waters are filled with life! A variety of unique habitats
are waiting to be explored, each harboring a spectacular array
of plants and animals. Discover the thrill of diving lush
kelp forests, rocky reefs, shale beds or sandy seafloors.
National marine sanctuaries are special places--coastal and
undersea counterparts to our national parks that are protected
for their biological diversity or cultural significance. The
largest and deepest of the nation's 13 marine sanctuaries,
Bay National Marine Sanctuary spans 5,322 square miles of
ocean, stretching along 300 miles of coastline. At its deepest
point, the sanctuary reaches more than two miles below the
surface in the Monterey Canyon.
primary role of a marine sanctuary is to protect its natural
and cultural features while allowing people to use and enjoy
the ocean in a sustainable way. To protect its natural wonders,
activities that could harm the health of the sanctuary, like
oil drilling or ocean dumping, are prohibited. The sanctuary
also facilitates many uses, such as fishing, diving and boating.
Protect the Sanctuary
make your dives more enjoyable and safe, and to help protect this
national treasure, please:
your skills. Master
the basic skills of diving (particularly buoyancy) well enough to
be completely at ease. You'll be safer and enjoy more of what you're
your dive well. Diving
these waters is challenging. You may want to hire a local divemaster
or instructor to accompany you on your first dives. Know the unique
characteristics of a dive site in advance, so that you don't become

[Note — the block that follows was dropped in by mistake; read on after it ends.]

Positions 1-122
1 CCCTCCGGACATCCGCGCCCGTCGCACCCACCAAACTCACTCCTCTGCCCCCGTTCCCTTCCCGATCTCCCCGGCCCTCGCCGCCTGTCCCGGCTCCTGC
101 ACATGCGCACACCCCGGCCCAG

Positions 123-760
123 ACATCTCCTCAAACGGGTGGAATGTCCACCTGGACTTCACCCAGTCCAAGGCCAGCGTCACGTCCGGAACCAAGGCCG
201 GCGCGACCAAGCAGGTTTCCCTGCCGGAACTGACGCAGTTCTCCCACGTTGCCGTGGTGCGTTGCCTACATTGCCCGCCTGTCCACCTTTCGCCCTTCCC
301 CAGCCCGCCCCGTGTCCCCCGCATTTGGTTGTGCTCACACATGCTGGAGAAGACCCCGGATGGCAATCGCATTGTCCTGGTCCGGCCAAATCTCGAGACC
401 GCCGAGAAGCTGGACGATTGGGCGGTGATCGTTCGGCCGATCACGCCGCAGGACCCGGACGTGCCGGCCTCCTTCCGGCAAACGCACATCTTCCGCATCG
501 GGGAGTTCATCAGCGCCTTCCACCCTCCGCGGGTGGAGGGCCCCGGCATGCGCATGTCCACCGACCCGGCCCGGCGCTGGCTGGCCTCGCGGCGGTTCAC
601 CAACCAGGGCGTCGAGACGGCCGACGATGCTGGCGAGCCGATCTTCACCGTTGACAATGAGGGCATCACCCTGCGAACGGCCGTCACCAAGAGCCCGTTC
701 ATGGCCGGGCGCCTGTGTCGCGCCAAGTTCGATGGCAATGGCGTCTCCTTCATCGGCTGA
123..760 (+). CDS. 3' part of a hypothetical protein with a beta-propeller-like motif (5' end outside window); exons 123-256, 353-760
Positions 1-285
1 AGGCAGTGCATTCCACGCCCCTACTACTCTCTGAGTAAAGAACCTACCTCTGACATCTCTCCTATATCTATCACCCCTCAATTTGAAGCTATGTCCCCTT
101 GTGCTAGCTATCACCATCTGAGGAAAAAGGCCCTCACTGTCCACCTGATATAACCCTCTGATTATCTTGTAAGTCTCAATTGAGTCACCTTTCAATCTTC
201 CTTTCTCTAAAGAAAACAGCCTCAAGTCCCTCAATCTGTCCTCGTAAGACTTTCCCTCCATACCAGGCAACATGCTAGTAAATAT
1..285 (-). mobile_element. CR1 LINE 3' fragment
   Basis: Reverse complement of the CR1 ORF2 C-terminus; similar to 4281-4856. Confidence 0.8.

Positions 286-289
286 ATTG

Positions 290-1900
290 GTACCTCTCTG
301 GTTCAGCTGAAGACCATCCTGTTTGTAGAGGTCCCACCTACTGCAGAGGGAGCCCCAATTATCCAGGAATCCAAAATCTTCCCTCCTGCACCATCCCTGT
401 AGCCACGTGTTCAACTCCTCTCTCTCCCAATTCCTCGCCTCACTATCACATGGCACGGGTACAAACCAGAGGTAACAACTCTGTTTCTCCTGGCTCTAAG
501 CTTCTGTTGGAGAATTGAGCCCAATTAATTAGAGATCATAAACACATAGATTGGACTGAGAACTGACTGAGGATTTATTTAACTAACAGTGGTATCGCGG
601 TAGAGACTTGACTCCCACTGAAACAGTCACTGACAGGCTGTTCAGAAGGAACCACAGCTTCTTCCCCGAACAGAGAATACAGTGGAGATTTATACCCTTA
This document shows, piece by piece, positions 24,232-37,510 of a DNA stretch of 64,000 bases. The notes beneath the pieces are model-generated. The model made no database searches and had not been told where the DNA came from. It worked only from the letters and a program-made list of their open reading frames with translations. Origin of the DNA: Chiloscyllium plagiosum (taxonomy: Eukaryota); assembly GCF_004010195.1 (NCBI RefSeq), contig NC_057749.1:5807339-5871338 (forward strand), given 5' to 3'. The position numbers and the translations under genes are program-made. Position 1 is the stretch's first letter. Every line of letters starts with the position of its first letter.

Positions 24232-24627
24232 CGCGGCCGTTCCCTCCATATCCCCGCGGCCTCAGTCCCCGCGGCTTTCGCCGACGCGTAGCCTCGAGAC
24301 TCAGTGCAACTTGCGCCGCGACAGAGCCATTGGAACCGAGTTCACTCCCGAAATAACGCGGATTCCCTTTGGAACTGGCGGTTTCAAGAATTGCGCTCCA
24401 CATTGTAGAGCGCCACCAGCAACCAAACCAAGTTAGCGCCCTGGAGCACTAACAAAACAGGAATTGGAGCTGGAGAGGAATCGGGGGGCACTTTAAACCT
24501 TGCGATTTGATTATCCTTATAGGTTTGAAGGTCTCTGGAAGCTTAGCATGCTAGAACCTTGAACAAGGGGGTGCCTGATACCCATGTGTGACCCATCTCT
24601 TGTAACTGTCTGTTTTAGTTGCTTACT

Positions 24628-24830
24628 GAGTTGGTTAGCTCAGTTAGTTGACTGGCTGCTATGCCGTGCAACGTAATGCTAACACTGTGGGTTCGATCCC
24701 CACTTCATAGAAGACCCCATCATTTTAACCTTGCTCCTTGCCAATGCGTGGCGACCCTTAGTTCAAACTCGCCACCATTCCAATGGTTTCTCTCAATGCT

disoriented or lost. Before you dive, designate entry and exit points
as well as contingency exit points in case conditions change unexpectedly.
For specific dive site information, consult dive stores, charts
or local divers.
your buoyancy. Mastering
buoyancy control means your dives will be safer and less strenuous.
your equipment. Keeping
gear close to your body reduces drag and the chances of entanglement.
It is also helpful to tape down your fin straps. Sea life is everywhere
and can be harmed by the kick of a fin, bump of a tank, or knock
of the hand.
the proper techniques for diving in kelp. Always
swim below the surface (kelp canopy) and navigate with your compass.
If you must swim over the canopy, carefully push the kelp down and
slowly dog paddle across. Don't panic or thrash around if entangled
in kelp. Slowly remove the kelp, or have your buddy gently untangle
it for you.
a safe distance from marine mammals. To
prevent disturbing harbor seals, California sea lions, sea otters
or other marine mammals, stay 50 to 100 yards away from them. If they
look in your direction and fidget, it's time to back away.
touching or taking anything. Your
slightest touch can disturb marine life. Removing rock or shell
for the sake of a souvenir can disrupt this fragile system.
are privileged to witness the diversity and abundance of marine
life in the Monterey Bay National Marine Sanctuary. Share the wonder
and promote responsible ocean stewardship by getting involved in
some of these activities:
Join a dive club or conservation group that promotes education and
Try your hand at photography or videography, and use your undersea
images to inspire others to learn more about the ocean.
yourself informed about ocean issues. Be an advocate for responsible
ocean management by making your voice known to management authorities
or elected officials.
Take part in fish counts or underwater surveys that can help scientists
and fisheries managers better understand changes in the marine ecosystem.
Participate in beach or underwater clean-ups.